The Ardèche is one of the richest natural sites in Europe. It is a region of beautiful unspoilt scenery, rushing rivers, dramatic gorges, wonderful lakes and cultural traditions ranging from prehistoric times to the present day. The Southern Ardèche region is well-known for its Mediterranean climate, beautiful riverside beaches and canoe-kayaking. It is a favourite place for sporting holidays. Mountain biking, paragliding, climbing, potholing, canyoning or simply hiking are also popular.
Le Pont d’Arc is a graceful natural arch over the river Ardèche, in the heart of the Ardèche gorge. Little footpaths lead to its base where you will find spectacular scenic routes to explore over 26km of the gorge.
The modernised town of Vallon Pont d’Arc has plenty of bars and restaurants.
The beautifully positioned hilltop town of Largentière is worth a visit because of its lovely quaint local market.
There are also several wonderful caves to visit in the area including the Aven d’Orgnac grotto characterised by a big lava flow looking like an organ case and the Aven Grotte de la La Forestière, located on road D217 between Vallon Pont d’Arc and Orgnac,
where you can admire the Cave Animal Zoo, and beautiful coral-like stalactites and stalagmites emerging from pools of water.
Le Mont du Gerbier de Jonc not far from Privas rises to 1,550 metres in height and offers superb panoramic views. The Cascade de Ray-Pic is a natural waterfall located between Aubenas and Burzet.
Aveyron and Tarn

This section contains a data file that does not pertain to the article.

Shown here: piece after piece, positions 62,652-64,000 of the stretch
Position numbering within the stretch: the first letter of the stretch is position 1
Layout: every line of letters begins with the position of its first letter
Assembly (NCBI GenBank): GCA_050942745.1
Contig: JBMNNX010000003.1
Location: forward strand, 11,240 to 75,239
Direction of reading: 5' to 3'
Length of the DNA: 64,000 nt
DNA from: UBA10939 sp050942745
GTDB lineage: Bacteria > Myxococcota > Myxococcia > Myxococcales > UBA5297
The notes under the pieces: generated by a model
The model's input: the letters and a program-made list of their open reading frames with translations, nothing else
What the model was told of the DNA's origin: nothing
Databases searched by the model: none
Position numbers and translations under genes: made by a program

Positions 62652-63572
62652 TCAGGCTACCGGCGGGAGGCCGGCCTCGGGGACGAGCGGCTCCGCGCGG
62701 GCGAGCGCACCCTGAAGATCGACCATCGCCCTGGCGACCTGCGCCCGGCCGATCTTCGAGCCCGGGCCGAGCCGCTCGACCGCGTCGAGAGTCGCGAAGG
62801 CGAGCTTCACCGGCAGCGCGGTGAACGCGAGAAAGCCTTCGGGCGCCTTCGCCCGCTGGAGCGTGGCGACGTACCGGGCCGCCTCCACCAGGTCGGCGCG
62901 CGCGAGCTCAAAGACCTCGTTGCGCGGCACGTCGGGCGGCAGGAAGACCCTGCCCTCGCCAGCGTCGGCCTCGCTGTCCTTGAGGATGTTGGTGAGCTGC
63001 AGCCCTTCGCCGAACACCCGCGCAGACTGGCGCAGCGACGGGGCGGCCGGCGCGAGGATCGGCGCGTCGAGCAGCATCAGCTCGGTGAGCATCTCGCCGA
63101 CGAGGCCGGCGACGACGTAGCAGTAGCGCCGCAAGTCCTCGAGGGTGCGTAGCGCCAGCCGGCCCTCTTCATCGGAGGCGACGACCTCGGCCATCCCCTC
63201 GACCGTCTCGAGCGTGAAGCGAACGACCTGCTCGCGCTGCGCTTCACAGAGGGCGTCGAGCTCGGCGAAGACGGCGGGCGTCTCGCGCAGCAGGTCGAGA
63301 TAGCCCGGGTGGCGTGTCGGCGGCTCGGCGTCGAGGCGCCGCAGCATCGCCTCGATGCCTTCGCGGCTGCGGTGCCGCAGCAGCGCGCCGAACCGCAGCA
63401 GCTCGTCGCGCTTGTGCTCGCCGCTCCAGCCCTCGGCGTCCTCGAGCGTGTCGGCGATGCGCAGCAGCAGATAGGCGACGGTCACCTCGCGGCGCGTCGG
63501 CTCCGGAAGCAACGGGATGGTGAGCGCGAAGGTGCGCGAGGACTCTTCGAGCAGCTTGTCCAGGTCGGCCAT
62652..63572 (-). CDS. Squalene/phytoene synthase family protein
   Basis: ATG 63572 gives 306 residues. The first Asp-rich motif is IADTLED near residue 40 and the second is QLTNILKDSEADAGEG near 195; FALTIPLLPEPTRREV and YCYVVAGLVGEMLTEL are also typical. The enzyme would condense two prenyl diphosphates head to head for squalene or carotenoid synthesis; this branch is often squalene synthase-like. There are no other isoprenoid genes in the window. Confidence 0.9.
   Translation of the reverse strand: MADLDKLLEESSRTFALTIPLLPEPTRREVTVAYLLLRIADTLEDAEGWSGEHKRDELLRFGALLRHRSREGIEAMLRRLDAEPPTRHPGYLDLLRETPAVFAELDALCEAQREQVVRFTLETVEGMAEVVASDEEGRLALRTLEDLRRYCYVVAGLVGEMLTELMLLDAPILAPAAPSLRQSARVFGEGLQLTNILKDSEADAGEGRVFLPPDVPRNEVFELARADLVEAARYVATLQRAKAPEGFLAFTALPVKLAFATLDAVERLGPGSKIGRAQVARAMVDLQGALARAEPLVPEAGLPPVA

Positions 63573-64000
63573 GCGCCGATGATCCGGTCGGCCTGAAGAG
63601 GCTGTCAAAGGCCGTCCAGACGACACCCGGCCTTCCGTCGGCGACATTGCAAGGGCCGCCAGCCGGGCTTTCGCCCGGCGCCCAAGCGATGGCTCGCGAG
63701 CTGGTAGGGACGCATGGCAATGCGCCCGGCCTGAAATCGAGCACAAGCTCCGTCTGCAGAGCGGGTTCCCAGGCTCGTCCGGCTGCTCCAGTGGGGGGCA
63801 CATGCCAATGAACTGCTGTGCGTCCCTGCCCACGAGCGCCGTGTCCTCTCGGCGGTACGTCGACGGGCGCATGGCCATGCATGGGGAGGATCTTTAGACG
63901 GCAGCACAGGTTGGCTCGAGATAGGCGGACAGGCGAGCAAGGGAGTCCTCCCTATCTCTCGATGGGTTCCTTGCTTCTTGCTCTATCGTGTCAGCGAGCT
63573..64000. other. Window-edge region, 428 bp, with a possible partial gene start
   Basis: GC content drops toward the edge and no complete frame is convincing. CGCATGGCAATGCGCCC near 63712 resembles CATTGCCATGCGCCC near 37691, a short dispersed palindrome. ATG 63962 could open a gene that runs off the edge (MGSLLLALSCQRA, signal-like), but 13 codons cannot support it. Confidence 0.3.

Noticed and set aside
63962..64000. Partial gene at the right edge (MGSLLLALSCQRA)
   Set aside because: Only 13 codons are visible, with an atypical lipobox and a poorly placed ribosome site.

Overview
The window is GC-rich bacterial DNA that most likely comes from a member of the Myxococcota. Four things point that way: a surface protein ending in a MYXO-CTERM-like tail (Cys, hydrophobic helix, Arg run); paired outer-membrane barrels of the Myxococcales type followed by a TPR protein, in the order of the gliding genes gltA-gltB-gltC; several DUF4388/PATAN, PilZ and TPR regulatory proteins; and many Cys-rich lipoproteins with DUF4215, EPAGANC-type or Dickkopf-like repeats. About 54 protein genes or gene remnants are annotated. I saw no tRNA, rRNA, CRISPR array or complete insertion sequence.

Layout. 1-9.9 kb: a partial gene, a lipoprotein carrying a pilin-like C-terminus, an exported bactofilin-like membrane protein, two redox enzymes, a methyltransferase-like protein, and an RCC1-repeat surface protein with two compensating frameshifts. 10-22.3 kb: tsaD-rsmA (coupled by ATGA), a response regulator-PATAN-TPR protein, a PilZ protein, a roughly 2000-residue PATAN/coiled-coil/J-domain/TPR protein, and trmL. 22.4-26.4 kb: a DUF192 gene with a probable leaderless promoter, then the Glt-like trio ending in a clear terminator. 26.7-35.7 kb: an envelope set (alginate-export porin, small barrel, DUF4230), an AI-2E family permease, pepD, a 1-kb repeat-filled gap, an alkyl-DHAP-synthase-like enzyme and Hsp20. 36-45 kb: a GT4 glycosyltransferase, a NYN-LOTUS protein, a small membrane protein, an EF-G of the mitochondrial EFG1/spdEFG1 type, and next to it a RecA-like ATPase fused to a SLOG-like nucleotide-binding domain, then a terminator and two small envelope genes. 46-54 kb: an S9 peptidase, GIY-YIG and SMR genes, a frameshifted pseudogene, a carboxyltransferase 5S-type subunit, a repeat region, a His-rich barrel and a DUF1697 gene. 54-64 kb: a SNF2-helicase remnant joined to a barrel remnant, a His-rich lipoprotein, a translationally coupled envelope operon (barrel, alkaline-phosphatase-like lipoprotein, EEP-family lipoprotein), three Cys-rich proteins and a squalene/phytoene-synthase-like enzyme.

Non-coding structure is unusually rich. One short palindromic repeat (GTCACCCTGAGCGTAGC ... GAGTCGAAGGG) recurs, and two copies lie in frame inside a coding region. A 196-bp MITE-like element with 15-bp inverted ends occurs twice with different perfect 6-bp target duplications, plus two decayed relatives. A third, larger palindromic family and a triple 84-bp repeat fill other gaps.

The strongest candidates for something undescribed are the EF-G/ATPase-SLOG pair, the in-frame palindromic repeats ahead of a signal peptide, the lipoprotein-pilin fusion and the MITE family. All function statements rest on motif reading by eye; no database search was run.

Aveyron is a magnificent region of breathtaking scenery with deep chasms in the valleys of the Tarn and Dourbie. Many people visit the area for the canoeing, rafting and hang-gliding. A canoe trip along the Tarn gorges is an unforgettable experience.
Millau is renowned as a shopping centre for leather goods, including gloves but is now equally famous for its fabulous viaduct, designed by British architect Norman Foster. It can be viewed from a visitor’s centre just off the A75.
Drive along the valleys and see picturesque villages perched on the top of cliffs like Peyreleau, Cantobre and Saint-Véran.
In the centre of the Causse de Larzac, you will find La Couvertoirade, a fantastic Knights Templar town encased in a five-sided outer wall.
Montpellier-le-Vieux is a weird universe of amazing rock formations. Water and wind transformed the grey rocks of the Causse Noir into a wonderful city which has now become the shelter for delicate flora. You can walk on well signed footpaths or take the little green train that will lead you to the heart of this imposing site.
Aven Armand, an extraordinary cave of stalcamites and stalactites, 75m deep, discovered one Sunday afternoon in September 1897 by Louis Armand.
Roquefort, home of the famous blue-veined cheese made from ewes milk, offers a fascinating visit.
Monts d’Aubrac are in the north of the region and are the final volcanic rampart of the Massif Central region. This region is famous for its livestock breeding, and its lakes which are ideal for fishing, swimming and all kinds of watersports. The Lac de Pont de Salars and the Lac de Pareloup offer 15km of beaches and are the largest in southern France.
The towns of Décazeville, Entraygues, Espalion, Estaing and Saint-Geniez d’Olt are all worth a detour. Laguiole is well-known for both its knives and its cheese.
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